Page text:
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Fire Brigade call out for False Alarms
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Banality
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17/11/2012 - 2:55 pm
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Our building recently carried out a Fire Safety Upgrade and has had smoke detectors installed throughout.  Our problem is that they regularly alarm falsely and this often results in the Fire Brigade attending and subsequent hefty fines imposed.  The company which installed the alarms says they are not faulty and yet they are subject to being triggered by the tiniest of insects.  Do other buildings experience this problem and what steps do you suggest to overcome such sensitive detectors.  Are other buildings subject to the Fire Brigade fines for false alarm call-outs?

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Paul2000
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18/11/2012 - 8:16 pm
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I am not sure how many times the alarms have falsely activated but once would be enough I would think if you are being fined. The other problem of course is that if the alarms are not operating correctly then there may be an actual fire and the residents will ignore the warning as “it is probably just another false alarm”. So the matter needs to be resolved.

 

I would start by asking the local fire brigade if they would carry out an inspection and determine if the alarms are suitable for your particular environment and if so whether the sensitivity can be adjusted. You will then hopefully have some ammunition to approach the company which installed the system and insist that they remedy the defects. The installation and products should be under warranty anyway.

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MarkP
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11/09/2018 - 10:05 am
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Our block has a sign saying tenant responsible for false alarm pays the fire brigade fine.

We have disconnected our two smoke alarms as they even went off when we opened the oven!!

My neighbour directly opposite cooks with their door open and pongs the entire hallway!!

Hopefully, we will now die in a fire and no longer have to put up with this crap.

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JimmyT
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11/09/2018 - 11:57 am
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MarkP said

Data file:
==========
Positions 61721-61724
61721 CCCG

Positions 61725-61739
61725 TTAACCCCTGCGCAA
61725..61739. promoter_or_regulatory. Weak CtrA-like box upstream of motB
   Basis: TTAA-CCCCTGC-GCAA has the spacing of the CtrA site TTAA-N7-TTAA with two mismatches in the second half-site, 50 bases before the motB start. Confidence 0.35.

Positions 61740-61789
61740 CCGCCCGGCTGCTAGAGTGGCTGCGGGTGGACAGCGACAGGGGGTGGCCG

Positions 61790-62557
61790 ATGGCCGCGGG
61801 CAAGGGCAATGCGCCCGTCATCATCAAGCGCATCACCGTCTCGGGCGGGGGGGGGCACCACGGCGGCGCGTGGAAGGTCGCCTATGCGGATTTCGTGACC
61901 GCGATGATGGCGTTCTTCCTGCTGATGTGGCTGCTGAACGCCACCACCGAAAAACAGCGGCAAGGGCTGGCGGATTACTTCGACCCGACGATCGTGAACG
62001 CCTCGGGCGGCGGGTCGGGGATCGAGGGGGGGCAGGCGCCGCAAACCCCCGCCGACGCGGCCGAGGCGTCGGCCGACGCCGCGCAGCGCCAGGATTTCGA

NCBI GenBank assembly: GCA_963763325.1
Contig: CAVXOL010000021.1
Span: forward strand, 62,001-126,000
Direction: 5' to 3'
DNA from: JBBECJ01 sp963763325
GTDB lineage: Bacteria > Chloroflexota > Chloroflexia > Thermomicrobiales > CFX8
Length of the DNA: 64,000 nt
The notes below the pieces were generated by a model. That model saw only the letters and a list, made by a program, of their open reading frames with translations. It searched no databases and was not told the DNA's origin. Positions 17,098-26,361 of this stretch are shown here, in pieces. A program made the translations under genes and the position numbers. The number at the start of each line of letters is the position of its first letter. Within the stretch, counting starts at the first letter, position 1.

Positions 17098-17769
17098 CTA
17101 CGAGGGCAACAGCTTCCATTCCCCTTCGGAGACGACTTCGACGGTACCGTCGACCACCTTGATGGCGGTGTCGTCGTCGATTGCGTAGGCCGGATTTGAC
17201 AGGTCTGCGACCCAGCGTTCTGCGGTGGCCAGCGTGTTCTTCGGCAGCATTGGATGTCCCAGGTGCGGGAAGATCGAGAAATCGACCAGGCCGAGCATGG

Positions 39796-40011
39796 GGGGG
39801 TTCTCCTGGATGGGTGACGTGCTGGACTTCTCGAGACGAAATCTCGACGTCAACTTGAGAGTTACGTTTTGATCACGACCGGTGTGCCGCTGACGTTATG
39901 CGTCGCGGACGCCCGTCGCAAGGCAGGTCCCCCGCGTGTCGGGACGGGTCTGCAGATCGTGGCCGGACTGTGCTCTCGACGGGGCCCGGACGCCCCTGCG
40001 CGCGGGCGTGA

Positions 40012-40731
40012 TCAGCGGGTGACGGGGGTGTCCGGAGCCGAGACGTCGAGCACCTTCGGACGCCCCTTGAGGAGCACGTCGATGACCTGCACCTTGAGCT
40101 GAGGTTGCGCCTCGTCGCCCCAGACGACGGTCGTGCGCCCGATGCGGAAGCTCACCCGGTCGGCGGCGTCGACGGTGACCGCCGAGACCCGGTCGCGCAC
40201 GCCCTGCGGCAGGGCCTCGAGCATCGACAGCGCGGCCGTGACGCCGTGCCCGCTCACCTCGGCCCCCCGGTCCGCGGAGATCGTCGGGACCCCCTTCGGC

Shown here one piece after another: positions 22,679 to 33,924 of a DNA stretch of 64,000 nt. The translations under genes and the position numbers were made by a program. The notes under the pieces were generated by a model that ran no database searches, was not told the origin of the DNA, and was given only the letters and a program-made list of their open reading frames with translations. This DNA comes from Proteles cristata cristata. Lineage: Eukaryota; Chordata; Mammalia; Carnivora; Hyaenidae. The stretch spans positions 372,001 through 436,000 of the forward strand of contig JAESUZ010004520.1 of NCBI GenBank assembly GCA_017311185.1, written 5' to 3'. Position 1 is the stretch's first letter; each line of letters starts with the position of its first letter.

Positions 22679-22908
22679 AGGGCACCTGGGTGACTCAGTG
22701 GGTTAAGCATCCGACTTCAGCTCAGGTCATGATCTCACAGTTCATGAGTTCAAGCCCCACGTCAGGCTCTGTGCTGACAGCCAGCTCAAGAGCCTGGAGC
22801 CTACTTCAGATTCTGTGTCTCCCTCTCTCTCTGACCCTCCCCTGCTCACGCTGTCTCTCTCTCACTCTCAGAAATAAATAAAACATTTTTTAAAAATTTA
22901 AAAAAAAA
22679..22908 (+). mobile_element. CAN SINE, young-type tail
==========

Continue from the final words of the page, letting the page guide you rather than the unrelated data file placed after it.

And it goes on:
We have disconnected our two smoke alarms as they even went off when we opened the oven!!
  

Regarding the smoke alarms, it strikes me that yours are too sensitive and may actually have some dust or other foreign material in the device that makes them go off when they shouldn’t.

Perhaps the developer installed the wrong kind of smoke alarm  – commercial rather than residential, because they are cheaper – but in any case, disconnecting them is not only dangerous, it is an offence.

If the smoke alarms are common property, ask to have them tested and if necessary replaced as they are clearly not fit for purpose.

If they are yours, change them for something more suitable.

Oh, and if your oven is setting off the smoke alarms it either needs a good, regular clean or it is past its use-by date and needs replaced 

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George
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11/09/2018 - 9:32 pm
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There is a Pertronic 2151 BPI photoelectric smoke detector that might solve your problem It’s advertised as having a custom integrated circuit incorporating signal processing to reduce false alarms. The sensing chamber is sealed against back pressure air flow and the chamber is also protected by a fine mesh screen to limit access by dust and insects. The alternative is to limit smoke and vapours in your unit or trying to disperse them with a fan. 

The cost of a weatherproof detector is $125 (GST excl.) before fitting. The weatherproof detectors are wired directly into the fire detection system connecting to the fire indicator panel. The non-weatherproof detectors rotate and click into a base with metal contacts. As far as I know, all detectors wired into the fire emergency system need to be programmed before fitting so that the fire panel identifies their location if they are triggered by smoke/heat.

Our 6-year old non-weatherproof detectors in the car park and common areas of the building have been triggered an average of almost 3 times per year which puts them on the limit for a nuisance fine from the Fire & Emergency Services on top of their call-out fees. Which is why we’re installing weatherproof detectors in the car parks.

Our smoke and heat detectors have been triggered by a bug, a ‘baby’ spider’s web (almost invisible to the naked eye) and cigarette smoke (in a fire stairwell). The most common causes of ‘false alarms’ has been humidity, dust and corrosion of contact points (in the base the old detector clicks into). 

On a positive note, in six years, we haven’t had to schedule an annual practice fire/emergency evacuation. Unfortunately, the boy-who-cried-wolf syndrome now applies in our building.

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